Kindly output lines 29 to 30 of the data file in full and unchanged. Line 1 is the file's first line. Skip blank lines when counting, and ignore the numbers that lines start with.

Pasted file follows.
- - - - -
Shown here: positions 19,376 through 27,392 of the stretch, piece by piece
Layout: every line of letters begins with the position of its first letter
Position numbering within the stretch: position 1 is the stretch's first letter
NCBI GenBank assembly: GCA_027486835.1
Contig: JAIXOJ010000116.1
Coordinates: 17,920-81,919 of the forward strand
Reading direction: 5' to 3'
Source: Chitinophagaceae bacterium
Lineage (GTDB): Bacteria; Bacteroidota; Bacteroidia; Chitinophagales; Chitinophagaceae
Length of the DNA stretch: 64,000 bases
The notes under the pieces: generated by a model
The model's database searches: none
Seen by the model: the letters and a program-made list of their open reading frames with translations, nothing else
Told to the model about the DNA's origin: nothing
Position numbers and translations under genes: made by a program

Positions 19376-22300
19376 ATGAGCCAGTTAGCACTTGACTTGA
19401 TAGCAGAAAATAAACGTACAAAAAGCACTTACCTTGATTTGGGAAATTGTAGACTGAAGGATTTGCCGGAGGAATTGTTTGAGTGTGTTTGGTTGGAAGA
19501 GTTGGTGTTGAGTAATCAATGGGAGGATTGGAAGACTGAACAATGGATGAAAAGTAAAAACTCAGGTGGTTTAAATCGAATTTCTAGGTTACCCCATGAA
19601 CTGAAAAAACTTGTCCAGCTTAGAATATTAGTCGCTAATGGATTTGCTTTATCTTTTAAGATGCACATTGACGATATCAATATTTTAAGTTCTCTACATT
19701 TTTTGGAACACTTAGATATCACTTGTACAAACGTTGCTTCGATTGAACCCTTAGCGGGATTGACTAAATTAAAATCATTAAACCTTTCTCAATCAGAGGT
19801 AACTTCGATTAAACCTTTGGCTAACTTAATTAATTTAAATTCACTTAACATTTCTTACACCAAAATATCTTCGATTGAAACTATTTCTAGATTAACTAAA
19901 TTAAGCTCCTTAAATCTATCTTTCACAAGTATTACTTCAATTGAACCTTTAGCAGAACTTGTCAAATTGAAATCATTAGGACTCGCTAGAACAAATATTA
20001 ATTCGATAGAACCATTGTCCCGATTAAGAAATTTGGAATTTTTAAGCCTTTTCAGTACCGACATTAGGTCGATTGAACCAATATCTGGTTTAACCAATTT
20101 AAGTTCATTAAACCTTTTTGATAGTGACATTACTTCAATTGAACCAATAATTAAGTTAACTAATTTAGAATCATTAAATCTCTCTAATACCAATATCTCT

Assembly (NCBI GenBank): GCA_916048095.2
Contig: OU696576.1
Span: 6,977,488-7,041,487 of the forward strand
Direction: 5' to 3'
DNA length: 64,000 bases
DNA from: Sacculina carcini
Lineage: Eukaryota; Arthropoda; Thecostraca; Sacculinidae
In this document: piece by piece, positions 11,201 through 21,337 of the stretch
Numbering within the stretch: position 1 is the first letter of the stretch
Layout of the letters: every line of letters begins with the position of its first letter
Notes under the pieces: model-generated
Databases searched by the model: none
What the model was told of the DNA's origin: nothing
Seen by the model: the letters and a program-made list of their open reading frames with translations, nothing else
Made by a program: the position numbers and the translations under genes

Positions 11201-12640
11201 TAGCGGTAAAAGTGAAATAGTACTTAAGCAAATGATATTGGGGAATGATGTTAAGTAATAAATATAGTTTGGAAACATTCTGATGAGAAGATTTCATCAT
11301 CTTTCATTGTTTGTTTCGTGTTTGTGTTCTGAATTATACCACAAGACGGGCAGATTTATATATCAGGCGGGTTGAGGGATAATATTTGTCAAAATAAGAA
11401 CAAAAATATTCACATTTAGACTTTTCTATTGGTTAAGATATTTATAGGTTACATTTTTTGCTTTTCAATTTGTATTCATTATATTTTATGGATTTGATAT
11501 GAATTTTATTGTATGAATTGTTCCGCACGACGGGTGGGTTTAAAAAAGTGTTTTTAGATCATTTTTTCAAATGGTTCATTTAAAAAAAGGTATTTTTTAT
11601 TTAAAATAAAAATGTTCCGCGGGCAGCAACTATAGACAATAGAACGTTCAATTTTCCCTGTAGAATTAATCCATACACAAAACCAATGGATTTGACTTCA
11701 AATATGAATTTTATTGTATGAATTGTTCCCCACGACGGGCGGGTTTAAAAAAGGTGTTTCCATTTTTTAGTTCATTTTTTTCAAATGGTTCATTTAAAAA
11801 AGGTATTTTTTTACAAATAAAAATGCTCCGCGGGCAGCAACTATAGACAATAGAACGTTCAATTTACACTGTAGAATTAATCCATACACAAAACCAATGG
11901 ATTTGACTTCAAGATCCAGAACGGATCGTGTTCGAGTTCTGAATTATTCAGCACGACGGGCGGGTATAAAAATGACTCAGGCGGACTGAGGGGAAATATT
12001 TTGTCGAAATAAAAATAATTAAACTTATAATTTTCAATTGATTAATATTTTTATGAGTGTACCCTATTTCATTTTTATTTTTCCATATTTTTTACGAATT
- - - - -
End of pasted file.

Direction: 5' to 3'
DNA length: 64,000 bases